Comment well deserved (Score 1) 3

Firstly, he was guilty of bad taste, and bad style, and given that any reasonable person would have thumped him at first sight, he was guilty of behavior likely to cause a breach of the peace. And then he was on a suspended sentence.
He should consider himself lucky he didn't get a couple of years.


Submission + - Microsoft Patents 1826 Choropleth Map Technique

theodp writes: A newly-granted Microsoft patent for Variable Formatting of Cells covers the use of 'variable formatting for cells in computer spreadsheets, tables, and other documents', such as using the spectrum from a first color to a second color to represent the values in or associated with each cell. Which is really not a heck of a lot different from how Baron Pierre Charles Dupin created what's believed to be the first choropleth map way back in 1826, when he used shadings from black to white to illustrate the distribution and intensity of illiteracy in France. BTW, beginning in March, the U.S. will switch from a first-to-invent to a first-to-file system of granting patents. Hey, what could go wrong?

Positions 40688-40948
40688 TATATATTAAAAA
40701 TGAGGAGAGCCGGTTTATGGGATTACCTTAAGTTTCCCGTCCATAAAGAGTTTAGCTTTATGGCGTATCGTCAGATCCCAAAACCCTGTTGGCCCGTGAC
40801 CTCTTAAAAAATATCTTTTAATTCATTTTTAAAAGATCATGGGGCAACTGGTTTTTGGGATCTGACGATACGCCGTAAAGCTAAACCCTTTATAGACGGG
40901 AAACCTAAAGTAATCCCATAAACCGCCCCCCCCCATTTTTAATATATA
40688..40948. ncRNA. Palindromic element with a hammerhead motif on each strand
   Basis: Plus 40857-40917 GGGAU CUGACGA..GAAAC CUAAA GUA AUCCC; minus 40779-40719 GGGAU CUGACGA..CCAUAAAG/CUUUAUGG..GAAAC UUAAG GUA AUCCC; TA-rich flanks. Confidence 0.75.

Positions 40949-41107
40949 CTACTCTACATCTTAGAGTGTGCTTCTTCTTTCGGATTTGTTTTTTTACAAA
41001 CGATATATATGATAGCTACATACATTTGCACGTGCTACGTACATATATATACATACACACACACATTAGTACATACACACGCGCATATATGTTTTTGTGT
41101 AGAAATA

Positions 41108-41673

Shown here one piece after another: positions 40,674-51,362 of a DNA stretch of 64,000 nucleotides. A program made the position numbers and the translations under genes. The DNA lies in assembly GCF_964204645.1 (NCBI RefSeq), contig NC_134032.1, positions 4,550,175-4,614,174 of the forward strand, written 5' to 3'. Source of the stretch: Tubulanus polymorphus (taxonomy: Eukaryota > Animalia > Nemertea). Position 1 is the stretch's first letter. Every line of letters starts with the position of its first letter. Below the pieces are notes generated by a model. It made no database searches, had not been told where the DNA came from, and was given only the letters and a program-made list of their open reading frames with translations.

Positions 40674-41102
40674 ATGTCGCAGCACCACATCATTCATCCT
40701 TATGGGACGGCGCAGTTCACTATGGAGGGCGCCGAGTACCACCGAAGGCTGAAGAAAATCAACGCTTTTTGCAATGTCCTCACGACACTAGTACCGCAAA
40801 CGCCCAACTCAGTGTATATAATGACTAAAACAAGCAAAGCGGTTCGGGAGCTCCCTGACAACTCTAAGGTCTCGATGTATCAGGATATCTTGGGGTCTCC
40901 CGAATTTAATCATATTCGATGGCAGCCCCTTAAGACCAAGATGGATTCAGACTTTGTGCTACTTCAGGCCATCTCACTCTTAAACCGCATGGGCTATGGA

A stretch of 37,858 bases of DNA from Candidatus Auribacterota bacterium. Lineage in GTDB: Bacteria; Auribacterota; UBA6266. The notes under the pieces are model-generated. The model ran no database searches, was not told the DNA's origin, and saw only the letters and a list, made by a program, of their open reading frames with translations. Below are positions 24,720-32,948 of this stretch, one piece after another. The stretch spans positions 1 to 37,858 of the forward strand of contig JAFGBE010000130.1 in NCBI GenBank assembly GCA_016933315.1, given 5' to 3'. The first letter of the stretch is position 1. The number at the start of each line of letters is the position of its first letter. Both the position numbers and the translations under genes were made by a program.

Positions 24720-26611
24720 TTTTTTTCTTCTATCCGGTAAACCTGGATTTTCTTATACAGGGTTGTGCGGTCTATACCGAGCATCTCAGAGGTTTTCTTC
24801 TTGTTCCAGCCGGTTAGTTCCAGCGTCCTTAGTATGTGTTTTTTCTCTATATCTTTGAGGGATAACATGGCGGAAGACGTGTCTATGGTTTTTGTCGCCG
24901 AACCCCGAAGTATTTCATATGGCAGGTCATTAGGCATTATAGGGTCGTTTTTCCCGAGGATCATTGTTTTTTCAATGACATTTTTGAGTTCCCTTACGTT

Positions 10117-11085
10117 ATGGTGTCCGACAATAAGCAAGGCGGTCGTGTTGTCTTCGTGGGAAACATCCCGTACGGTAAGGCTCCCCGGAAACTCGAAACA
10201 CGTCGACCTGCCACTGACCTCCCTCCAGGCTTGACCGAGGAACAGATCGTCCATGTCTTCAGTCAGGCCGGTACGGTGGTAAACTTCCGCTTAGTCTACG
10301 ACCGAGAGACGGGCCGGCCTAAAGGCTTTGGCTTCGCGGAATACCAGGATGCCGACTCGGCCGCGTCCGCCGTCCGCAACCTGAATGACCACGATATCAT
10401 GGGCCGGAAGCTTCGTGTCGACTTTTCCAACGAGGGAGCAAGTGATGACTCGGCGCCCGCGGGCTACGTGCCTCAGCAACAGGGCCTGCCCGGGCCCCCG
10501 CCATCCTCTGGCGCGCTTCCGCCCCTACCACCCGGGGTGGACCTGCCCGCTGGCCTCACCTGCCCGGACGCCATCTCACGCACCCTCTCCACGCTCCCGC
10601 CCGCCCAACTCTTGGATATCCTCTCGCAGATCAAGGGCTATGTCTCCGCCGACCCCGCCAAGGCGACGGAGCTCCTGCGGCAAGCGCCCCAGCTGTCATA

Submission + - Civil Rights Captcha employs an empathy test to ward off spambots (

cylonlover writes: Loathe it as we do, the captcha goes a long way to preventing websites from being inundated with spam comments produced by nefarious software. However, there’s room for improvement, and rather than tasking a user with a series of random words which must be entered in order to be allowed to comment on a website, the Civil Rights Captcha employs an empathy test to measure whether you pass muster. The Civil Rights Captcha is the brainchild of Civil Rights Defenders, a Sweden-based international human rights organization. The organization states that it has created the new captcha in order to provide a simpler and more effective method of keeping websites spam-free, in addition to drawing attention to the importance of human rights.

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"The eleventh commandment was `Thou Shalt Compute' or `Thou Shalt Not Compute' -- I forget which." -- Epigrams in Programming, ACM SIGPLAN Sept. 1982